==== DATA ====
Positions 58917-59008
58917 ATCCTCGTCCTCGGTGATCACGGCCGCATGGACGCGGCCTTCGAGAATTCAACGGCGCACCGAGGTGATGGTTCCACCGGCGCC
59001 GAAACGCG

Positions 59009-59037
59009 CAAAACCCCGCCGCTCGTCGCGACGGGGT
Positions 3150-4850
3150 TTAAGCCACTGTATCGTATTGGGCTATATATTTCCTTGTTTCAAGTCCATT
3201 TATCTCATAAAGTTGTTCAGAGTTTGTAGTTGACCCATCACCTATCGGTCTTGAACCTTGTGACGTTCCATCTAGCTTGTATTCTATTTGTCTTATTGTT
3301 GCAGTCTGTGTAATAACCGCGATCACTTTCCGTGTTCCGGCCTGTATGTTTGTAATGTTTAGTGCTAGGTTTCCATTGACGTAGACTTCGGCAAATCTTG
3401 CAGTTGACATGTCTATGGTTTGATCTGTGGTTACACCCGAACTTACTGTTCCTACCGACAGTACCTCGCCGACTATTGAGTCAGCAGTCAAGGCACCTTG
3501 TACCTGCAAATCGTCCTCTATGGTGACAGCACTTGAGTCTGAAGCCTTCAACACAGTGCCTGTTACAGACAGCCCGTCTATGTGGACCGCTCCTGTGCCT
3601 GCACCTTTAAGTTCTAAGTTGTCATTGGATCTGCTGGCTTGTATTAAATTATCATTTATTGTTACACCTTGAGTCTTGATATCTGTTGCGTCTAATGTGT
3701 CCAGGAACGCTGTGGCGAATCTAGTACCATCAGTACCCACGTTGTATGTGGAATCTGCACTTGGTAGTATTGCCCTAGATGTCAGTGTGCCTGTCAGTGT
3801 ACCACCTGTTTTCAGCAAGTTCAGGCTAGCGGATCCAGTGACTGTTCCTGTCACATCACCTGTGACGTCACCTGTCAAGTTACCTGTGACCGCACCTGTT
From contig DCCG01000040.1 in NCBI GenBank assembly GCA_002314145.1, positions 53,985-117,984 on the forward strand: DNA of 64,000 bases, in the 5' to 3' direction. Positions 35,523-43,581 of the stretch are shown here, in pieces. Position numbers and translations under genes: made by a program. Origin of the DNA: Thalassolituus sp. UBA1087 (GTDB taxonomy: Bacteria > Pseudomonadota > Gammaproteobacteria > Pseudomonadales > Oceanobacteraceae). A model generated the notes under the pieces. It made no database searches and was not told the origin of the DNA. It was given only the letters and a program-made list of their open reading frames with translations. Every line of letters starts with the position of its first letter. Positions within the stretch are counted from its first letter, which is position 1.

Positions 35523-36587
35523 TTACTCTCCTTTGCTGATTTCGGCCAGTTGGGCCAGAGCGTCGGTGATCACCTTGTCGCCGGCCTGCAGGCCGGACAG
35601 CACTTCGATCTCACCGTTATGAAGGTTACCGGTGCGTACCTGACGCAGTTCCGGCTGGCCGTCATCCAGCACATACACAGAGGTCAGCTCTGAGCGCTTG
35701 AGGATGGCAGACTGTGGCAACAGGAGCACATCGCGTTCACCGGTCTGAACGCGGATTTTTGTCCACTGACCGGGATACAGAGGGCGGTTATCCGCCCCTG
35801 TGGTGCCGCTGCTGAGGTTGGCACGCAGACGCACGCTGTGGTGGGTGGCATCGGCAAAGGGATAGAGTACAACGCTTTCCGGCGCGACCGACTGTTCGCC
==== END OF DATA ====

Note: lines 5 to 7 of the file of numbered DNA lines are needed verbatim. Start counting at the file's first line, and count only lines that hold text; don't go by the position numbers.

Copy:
59009 CAAAACCCCGCCGCTCGTCGCGACGGGGT
Positions 3150-4850
3150 TTAAGCCACTGTATCGTATTGGGCTATATATTTCCTTGTTTCAAGTCCATT